Cockney Rhyming Slang Falling into Disuse, Finds New Survey



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Not telling porkies, it's pukkah Museum of London research

Cockney Rhyming Slang Falling into Disuse, Finds New Survey

COCKNEY rhyming slang is on the way out, according to new research from the Museum of London.

The famous East End slang is still in use for terms like 'porkies' (pork pies = lies) and boracic (boracic lint = skint), but most of the street dialect has fallen into disuse, with the vast majority of Londoners unaware of the meaning of phrases like 'donkey's' (donkey's ears = years) that were in common use just a generation ago.

Other phrases understood by fewer than 20% of 2,000 people questioned in a survey for the Museum of London include: 'mother hubbard' (= cupboard) and 'bacon' (bacon and eggs = legs).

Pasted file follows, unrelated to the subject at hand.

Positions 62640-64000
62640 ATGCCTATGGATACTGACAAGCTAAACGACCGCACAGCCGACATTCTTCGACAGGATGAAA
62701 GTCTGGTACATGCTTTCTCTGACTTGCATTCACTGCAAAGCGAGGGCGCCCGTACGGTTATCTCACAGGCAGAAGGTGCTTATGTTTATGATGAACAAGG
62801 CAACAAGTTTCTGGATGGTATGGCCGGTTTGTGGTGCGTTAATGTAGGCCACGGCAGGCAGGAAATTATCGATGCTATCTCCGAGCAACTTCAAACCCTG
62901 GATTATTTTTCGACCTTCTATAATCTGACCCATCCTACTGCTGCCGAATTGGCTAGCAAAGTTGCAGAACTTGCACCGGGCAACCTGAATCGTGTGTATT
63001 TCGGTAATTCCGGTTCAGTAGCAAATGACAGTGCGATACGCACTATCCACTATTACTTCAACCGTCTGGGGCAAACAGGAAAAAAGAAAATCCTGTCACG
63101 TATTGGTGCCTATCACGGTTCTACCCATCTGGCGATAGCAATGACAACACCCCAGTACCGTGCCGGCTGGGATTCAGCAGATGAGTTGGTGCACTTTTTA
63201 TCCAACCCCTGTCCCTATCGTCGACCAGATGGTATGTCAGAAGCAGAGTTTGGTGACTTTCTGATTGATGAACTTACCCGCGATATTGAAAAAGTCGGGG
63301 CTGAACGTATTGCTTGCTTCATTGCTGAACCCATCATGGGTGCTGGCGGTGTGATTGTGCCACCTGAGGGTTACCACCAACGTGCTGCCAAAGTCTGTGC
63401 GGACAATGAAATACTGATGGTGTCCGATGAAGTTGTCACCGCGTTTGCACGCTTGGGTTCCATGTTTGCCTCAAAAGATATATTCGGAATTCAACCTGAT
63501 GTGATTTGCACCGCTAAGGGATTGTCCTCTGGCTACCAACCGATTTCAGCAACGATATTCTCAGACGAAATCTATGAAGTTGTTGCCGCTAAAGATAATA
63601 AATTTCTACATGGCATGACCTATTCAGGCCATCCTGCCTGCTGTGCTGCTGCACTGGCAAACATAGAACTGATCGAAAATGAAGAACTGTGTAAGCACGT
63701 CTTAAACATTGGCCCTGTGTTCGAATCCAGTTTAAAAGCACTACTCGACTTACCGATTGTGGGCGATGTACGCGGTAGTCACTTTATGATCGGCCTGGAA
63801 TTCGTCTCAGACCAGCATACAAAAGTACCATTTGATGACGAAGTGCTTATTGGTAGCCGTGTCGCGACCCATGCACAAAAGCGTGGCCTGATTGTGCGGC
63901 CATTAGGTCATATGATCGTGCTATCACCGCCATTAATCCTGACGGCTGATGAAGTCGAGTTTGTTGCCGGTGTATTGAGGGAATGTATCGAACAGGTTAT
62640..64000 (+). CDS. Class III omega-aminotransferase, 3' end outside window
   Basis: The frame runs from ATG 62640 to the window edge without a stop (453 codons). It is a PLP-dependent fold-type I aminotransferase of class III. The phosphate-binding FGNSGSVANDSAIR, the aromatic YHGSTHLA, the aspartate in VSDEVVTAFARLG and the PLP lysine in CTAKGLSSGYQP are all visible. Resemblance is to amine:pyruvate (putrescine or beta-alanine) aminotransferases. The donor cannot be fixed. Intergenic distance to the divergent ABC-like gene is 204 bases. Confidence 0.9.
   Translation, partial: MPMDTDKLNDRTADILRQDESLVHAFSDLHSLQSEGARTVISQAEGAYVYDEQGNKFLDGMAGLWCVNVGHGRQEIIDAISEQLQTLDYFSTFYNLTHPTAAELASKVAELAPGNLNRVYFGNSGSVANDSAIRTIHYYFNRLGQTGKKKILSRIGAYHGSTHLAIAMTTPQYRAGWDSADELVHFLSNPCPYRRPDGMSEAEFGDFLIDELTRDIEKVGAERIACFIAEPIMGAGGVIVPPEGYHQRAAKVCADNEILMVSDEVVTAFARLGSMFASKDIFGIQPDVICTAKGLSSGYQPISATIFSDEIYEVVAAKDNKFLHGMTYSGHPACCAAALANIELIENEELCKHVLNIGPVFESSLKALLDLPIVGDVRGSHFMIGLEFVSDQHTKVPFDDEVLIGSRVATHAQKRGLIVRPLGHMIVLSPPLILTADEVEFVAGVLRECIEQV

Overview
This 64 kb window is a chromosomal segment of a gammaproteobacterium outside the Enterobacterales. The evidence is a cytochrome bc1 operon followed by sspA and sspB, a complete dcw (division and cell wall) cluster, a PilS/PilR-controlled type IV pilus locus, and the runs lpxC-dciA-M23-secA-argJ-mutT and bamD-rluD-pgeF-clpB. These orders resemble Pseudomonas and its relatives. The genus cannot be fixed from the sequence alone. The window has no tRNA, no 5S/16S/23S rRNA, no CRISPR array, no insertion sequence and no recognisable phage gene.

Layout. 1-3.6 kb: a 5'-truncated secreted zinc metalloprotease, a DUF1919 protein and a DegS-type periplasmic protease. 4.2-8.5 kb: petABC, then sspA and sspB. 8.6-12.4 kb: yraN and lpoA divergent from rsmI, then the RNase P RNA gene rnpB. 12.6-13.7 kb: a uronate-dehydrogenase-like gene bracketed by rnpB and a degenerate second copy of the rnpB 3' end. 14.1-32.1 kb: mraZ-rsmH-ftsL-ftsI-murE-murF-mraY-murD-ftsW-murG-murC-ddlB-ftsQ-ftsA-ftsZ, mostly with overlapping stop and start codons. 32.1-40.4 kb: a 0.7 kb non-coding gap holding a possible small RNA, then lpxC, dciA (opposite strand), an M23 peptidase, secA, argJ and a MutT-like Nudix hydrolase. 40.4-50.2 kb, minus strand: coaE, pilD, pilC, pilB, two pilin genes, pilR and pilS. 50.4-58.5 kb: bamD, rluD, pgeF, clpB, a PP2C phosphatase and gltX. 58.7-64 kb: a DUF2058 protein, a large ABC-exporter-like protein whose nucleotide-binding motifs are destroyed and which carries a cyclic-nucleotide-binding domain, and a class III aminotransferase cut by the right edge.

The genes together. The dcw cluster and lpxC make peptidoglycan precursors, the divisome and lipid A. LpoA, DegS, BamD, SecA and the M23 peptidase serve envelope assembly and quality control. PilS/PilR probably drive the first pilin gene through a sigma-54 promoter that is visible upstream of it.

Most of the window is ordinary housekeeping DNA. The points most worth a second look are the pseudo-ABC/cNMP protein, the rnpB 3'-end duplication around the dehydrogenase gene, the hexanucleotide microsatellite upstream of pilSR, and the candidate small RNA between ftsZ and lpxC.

“For many people, Cockney rhyming slang is intrinsic to the identity of London," the Telegraph quotes Alex Werner of the Museum of London as saying.

"However this research suggests that the Cockney dialect itself may not be enjoying the same level of popularity.

"The origins of Cockney slang reflects the diverse, immigrant community of London’s East End in the 19th century so perhaps it’s no surprise that other forms of slang are taking over as the cultural influences on the city change.”




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